Death Risk From External Causes Six Times Higher In Bipolar Individuals, Study Shows 

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A recent study demonstrates that bipolar disorder raises the risk of premature death by over six times. Severe depression, marked by extreme mood swings, is linked to higher chances of death from accidents, violence, or suicide. Furthermore, individuals with this condition face double the risk of dying from physical causes, often exacerbated by alcohol use.

Reduction of death risk from external factors in bipolar necessary

Study authors said that there is need to develop enhanced interventions that can reduce death risk for external causes to prevent premature deaths linked to bipolar disorder.

Bipolar disorder has become a widespread global health issue, especially affecting young adults and leading to a rise in suicides. In the United States, the annual medical costs linked to this condition are approximately $326 billion. It is characterized by alternating manic highs and depressive lows in patients.

Bipolar disorder affects a comparable number of individuals as cancer and is more prevalent than dementia, autism, epilepsy, and rheumatoid arthritis combined. Dr. Paljarvi’s research indicates a significant risk of death from external causes in all age groups, particularly through suicide, underscoring the need for personalized prediction and prevention strategies.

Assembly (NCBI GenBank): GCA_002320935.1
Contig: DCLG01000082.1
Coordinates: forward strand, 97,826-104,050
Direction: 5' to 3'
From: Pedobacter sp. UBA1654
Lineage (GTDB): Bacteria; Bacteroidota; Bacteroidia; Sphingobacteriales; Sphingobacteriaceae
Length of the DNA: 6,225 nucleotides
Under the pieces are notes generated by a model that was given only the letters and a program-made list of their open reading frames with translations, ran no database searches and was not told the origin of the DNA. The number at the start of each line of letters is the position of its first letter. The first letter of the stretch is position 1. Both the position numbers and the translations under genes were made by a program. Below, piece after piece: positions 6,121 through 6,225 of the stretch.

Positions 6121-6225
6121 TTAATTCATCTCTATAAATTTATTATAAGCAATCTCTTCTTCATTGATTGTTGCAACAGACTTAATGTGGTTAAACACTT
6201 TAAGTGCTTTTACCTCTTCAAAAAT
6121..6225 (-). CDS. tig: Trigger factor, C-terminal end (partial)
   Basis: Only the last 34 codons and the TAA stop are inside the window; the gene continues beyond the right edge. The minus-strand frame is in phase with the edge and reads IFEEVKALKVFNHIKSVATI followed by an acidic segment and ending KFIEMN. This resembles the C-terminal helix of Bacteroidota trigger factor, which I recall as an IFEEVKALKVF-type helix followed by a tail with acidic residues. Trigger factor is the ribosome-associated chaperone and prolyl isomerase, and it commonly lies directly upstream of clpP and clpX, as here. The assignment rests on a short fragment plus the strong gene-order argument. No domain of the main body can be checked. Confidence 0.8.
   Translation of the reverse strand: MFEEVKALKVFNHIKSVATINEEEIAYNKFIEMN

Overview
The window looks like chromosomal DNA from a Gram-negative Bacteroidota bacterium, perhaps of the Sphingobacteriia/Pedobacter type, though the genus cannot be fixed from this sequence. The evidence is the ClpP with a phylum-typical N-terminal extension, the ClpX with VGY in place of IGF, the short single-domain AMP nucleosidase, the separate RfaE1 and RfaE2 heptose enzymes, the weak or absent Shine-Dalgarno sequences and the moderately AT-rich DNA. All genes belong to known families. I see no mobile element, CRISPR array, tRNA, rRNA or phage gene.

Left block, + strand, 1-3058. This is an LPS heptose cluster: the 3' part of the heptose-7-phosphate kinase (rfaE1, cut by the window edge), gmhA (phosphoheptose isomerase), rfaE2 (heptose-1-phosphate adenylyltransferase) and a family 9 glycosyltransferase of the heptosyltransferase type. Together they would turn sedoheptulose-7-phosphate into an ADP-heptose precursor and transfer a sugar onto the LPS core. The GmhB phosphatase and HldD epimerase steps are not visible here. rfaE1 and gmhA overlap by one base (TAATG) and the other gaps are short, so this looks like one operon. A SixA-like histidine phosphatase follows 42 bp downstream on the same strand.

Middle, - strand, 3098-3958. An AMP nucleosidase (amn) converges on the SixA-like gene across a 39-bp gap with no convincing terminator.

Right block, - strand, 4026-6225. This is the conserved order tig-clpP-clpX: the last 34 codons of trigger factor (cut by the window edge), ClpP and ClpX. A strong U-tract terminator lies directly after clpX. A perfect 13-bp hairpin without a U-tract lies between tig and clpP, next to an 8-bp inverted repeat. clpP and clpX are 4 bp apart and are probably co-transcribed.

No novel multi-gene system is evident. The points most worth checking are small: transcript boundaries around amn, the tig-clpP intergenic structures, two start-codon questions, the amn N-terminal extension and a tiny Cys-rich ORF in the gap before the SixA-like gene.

Researchers have created and tested effective, scalable models to predict risk in individuals with bipolar disorders. If these models are integrated with suicide prevention interventions like safety planning, they can significantly decrease mortality rates. Similar prediction models could also be developed for premature mortality caused by other factors, taking inspiration from well-calibrated prediction models used in cardiovascular medicine.

Bipolar individuals six times more likely to die from external causes

In a study from 2004 to 2018, researchers used nationwide social and medical insurance registers to monitor the health of individuals aged 15 to 64 with bipolar disorder. They tracked 47,018 people, 57 percent of whom were women, and found that 3,300 individuals (7 percent) with bipolar disorder died during the monitoring period. Comparatively, the general population had 141,536 deaths. Those with bipolar disorder faced a six-fold higher risk of death from external causes and a two-fold higher risk of death from physical causes.

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